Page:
Horse mackerel being prepared for export in the Southern African country Namibia's port of Walvis Bay. Credit: Servaas van den Bosch/IPS

AFRICA: Liberalised Services Still Require Proper Regulations

With African countries' trade remaining inordinately dependent on natural resources exports, their economies could benefit from liberalisation of trade in services but only as long as proper domestic regulatory frameworks are put in place, some trade experts argue.

Tralac Executive Director Trudi Hartzenberg shows the centre's yearbook on regional integration. Tralac is conducting a study on the tripartite FTA. Credit: Servaas van den Bosch/IPS

AFRICA: “Future Lies in a Free Trade Area From Cape To Cairo”

African governments’ ambitious plan for a tripartite free trade area (FTA), stretching from South Africa to Egypt, could be more realistic than getting existing ineffective regional customs unions on the continent to work.

(l-r): Zimbabwe's Robert Mugabe and South Africa's Jacob Zuma. The SADC summit called for the lifting of international sanctions against Zimbabwe. Credit: Servaas van den Bosch/IPS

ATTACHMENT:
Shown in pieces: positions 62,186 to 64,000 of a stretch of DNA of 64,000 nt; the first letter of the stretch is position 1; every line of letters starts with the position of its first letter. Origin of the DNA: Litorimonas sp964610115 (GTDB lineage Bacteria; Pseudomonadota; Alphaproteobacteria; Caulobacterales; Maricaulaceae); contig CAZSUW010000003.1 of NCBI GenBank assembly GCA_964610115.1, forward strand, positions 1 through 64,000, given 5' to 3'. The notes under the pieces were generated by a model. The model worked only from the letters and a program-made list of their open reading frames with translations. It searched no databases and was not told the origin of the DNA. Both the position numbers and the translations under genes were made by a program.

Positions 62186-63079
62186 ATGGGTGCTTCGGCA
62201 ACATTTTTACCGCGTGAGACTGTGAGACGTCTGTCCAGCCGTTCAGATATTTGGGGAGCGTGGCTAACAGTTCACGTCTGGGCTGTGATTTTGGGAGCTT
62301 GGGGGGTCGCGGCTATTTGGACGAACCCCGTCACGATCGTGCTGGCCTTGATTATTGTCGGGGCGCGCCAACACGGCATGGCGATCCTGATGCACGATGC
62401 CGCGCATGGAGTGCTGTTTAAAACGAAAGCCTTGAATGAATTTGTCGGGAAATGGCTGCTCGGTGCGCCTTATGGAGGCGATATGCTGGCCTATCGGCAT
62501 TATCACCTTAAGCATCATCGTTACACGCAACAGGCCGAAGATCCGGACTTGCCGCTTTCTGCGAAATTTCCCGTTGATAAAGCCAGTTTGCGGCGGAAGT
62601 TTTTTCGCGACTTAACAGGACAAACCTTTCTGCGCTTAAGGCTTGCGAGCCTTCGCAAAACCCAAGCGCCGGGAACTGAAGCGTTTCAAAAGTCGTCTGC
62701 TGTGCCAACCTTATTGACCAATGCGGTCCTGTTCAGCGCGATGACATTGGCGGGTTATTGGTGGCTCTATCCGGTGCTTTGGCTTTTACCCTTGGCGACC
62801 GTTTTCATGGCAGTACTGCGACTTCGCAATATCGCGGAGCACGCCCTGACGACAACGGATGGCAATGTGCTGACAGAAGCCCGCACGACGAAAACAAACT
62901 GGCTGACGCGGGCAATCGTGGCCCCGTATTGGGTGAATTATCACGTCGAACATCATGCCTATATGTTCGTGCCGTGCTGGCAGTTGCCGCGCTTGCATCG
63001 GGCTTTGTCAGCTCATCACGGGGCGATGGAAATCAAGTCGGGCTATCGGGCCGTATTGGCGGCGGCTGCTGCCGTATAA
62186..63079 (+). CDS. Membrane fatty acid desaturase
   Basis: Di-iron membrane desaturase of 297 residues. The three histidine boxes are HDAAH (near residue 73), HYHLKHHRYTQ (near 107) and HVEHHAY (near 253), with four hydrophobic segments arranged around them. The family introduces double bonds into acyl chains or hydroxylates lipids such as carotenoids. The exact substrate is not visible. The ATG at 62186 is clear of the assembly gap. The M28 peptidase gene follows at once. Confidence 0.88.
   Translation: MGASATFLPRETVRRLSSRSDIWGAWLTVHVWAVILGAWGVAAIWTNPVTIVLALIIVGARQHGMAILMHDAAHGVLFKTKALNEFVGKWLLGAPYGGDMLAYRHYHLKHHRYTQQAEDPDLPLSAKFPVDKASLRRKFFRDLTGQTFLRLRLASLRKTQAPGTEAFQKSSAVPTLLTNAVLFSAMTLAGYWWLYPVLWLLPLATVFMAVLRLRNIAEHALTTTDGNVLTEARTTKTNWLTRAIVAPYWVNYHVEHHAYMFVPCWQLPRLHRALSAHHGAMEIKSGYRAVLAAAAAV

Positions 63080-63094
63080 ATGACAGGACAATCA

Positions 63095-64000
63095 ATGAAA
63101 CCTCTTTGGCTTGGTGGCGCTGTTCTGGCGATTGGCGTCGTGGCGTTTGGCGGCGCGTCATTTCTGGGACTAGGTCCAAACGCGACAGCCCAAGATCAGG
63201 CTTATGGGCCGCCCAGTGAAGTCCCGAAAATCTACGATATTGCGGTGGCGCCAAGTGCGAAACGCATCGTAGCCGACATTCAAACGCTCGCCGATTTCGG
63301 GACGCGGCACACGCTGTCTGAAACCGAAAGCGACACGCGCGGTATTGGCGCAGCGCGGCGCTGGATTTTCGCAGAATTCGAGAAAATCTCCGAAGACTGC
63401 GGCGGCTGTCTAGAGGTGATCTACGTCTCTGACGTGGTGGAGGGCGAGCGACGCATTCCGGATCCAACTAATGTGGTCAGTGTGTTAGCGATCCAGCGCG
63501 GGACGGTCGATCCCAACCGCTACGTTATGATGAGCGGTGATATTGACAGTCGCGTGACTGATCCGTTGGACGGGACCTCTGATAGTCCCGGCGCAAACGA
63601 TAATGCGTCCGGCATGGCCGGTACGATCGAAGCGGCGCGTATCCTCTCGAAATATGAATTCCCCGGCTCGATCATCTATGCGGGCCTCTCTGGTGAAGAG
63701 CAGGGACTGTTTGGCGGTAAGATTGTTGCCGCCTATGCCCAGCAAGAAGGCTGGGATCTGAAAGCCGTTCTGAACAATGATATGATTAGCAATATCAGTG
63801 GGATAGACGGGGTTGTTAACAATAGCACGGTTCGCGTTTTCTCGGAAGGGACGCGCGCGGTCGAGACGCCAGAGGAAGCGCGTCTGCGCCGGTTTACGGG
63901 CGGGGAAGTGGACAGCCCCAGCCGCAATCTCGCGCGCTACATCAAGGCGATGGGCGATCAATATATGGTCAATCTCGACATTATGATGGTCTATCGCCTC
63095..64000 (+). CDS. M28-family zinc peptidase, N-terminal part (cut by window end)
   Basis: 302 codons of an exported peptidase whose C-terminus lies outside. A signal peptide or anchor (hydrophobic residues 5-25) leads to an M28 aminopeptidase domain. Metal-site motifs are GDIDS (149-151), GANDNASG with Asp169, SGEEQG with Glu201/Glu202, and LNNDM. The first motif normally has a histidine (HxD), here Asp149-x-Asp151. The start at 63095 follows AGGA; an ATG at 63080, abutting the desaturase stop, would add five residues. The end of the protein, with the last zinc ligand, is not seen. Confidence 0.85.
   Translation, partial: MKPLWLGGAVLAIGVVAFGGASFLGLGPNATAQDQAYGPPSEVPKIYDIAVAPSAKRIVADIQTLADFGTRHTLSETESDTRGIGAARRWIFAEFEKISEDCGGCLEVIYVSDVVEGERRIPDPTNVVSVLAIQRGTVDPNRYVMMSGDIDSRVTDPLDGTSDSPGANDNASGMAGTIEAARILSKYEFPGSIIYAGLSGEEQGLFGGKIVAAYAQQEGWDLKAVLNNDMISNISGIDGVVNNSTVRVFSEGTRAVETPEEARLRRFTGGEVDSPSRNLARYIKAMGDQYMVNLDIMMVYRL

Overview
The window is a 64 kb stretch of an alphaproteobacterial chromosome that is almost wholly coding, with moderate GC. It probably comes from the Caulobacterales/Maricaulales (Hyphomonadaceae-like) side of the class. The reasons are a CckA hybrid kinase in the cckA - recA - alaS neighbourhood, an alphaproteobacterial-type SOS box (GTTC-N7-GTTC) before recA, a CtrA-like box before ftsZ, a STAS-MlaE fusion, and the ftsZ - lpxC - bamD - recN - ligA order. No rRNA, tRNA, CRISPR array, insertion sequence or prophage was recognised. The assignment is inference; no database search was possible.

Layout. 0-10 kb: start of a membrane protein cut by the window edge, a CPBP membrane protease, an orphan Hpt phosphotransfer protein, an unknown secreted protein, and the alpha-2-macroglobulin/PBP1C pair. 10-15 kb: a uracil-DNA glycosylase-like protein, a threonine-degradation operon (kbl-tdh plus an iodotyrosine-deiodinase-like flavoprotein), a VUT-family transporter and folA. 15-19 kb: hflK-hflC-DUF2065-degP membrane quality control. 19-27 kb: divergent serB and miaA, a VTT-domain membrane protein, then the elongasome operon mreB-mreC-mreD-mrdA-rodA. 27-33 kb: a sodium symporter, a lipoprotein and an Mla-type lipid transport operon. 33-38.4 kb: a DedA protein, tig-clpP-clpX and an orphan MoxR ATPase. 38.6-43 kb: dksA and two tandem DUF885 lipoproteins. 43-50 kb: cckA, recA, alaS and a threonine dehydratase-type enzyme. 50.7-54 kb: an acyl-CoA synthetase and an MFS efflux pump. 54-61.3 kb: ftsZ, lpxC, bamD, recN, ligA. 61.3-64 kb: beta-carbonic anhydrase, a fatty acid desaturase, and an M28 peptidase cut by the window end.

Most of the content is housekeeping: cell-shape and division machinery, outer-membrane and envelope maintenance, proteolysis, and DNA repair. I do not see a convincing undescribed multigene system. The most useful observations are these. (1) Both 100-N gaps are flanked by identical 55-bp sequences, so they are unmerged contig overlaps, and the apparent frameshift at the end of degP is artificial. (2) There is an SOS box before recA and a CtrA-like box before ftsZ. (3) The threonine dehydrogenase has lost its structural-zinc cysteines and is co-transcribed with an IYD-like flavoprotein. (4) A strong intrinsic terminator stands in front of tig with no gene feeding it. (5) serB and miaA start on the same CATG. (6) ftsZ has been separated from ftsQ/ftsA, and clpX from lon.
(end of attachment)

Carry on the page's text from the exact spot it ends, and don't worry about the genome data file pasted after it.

SOUTHERN AFRICA: Rallying Around Mugabe While Economic Unity Lags

Southern African leaders used the 30th Southern African Development Community (SADC) summit of government leaders to rally around Zimbabwean president Robert Mugabe’s land seizures, in a move that undermines regionalism, while lamenting their own failure to implement their decisions on regional economic integration.

Activists at the People's Summit, which is running parallel with the SADC heads of state summit in Windhoek, Namibia. Credit: Servaas van den Bosch/IPS

ECONOMY: “Borderless Southern Africa Is a Pie in the Sky”